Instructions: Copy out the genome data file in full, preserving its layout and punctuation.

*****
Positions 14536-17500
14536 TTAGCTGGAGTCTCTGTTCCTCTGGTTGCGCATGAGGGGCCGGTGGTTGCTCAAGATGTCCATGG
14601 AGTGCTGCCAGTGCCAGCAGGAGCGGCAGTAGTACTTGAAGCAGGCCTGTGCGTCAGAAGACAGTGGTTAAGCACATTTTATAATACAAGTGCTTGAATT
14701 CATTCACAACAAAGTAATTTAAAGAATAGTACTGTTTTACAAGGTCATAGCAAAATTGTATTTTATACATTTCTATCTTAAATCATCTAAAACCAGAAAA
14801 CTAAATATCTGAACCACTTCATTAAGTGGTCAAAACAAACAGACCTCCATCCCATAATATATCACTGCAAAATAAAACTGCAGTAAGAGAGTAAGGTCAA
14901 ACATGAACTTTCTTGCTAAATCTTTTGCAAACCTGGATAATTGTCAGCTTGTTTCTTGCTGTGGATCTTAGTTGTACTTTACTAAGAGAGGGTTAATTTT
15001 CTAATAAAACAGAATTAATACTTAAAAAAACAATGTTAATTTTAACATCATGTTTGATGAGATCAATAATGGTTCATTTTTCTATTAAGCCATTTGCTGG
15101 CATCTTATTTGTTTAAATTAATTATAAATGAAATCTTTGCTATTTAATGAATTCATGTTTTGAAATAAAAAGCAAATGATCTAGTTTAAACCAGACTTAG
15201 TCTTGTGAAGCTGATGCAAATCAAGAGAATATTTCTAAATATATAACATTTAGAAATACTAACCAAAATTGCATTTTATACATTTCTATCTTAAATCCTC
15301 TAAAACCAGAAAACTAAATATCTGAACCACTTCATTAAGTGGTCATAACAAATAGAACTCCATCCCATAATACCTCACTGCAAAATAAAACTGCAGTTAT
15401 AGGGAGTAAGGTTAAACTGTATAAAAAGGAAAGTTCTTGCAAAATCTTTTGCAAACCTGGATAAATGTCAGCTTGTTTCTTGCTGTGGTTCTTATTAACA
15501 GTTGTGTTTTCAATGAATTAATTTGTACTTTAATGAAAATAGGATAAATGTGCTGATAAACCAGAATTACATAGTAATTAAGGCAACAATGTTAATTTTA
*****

Positions 14536-17500
14536 TTAGCTGGAGTCTCTGTTCCTCTGGTTGCGCATGAGGGGCCGGTGGTTGCTCAAGATGTCCATGG
14601 AGTGCTGCCAGTGCCAGCAGGAGCGGCAGTAGTACTTGAAGCAGGCCTGTGCGTCAGAAGACAGTGGTTAAGCACATTTTATAATACAAGTGCTTGAATT
14701 CATTCACAACAAAGTAATTTAAAGAATAGTACTGTTTTACAAGGTCATAGCAAAATTGTATTTTATACATTTCTATCTTAAATCATCTAAAACCAGAAAA
14801 CTAAATATCTGAACCACTTCATTAAGTGGTCAAAACAAACAGACCTCCATCCCATAATATATCACTGCAAAATAAAACTGCAGTAAGAGAGTAAGGTCAA
14901 ACATGAACTTTCTTGCTAAATCTTTTGCAAACCTGGATAATTGTCAGCTTGTTTCTTGCTGTGGATCTTAGTTGTACTTTACTAAGAGAGGGTTAATTTT
15001 CTAATAAAACAGAATTAATACTTAAAAAAACAATGTTAATTTTAACATCATGTTTGATGAGATCAATAATGGTTCATTTTTCTATTAAGCCATTTGCTGG
15101 CATCTTATTTGTTTAAATTAATTATAAATGAAATCTTTGCTATTTAATGAATTCATGTTTTGAAATAAAAAGCAAATGATCTAGTTTAAACCAGACTTAG
15201 TCTTGTGAAGCTGATGCAAATCAAGAGAATATTTCTAAATATATAACATTTAGAAATACTAACCAAAATTGCATTTTATACATTTCTATCTTAAATCCTC
15301 TAAAACCAGAAAACTAAATATCTGAACCACTTCATTAAGTGGTCATAACAAATAGAACTCCATCCCATAATACCTCACTGCAAAATAAAACTGCAGTTAT
15401 AGGGAGTAAGGTTAAACTGTATAAAAAGGAAAGTTCTTGCAAAATCTTTTGCAAACCTGGATAAATGTCAGCTTGTTTCTTGCTGTGGTTCTTATTAACA
15501 GTTGTGTTTTCAATGAATTAATTTGTACTTTAATGAAAATAGGATAAATGTGCTGATAAACCAGAATTACATAGTAATTAAGGCAACAATGTTAATTTTA